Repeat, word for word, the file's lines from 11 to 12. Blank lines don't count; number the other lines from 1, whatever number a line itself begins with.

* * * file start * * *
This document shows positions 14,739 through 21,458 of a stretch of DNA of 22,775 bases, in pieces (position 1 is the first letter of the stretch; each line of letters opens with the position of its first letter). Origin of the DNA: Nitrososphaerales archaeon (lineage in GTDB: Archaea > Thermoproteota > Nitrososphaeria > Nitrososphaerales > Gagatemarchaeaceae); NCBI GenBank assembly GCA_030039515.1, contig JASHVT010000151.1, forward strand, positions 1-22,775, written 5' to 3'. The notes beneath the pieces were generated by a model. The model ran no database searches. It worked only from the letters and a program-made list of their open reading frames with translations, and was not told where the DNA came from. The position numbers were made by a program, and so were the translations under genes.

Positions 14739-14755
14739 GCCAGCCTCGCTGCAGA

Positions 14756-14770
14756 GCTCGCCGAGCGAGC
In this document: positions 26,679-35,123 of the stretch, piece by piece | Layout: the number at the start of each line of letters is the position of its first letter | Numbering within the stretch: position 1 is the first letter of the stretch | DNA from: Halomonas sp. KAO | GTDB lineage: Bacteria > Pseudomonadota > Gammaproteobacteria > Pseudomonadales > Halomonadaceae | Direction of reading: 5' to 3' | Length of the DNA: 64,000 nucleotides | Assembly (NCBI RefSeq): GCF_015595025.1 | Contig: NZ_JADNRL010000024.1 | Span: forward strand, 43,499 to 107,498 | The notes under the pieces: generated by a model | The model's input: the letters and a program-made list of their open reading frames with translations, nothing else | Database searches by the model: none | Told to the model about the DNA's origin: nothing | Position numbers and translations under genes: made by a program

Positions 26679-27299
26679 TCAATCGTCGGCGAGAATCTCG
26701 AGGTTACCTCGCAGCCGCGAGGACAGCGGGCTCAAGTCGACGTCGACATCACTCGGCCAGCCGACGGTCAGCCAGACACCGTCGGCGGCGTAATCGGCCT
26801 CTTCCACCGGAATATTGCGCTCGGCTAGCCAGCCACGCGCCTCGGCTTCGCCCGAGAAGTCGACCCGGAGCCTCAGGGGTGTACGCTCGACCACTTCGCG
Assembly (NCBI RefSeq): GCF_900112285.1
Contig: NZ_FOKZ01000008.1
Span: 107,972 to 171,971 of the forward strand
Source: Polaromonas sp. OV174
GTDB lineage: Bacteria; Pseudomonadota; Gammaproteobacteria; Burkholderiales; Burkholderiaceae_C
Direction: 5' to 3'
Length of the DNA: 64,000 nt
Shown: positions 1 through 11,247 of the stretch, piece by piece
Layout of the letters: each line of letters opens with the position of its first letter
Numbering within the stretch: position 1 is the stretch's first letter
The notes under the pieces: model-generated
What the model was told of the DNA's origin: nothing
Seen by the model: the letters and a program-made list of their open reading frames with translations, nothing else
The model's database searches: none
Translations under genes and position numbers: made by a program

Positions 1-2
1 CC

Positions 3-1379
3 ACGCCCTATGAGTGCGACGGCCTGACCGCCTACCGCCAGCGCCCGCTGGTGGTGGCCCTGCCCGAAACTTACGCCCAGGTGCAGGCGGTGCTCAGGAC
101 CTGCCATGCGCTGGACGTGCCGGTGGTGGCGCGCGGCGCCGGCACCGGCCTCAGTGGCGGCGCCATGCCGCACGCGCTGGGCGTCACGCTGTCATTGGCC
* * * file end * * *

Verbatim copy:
Assembly (NCBI RefSeq): GCF_900112285.1
Contig: NZ_FOKZ01000008.1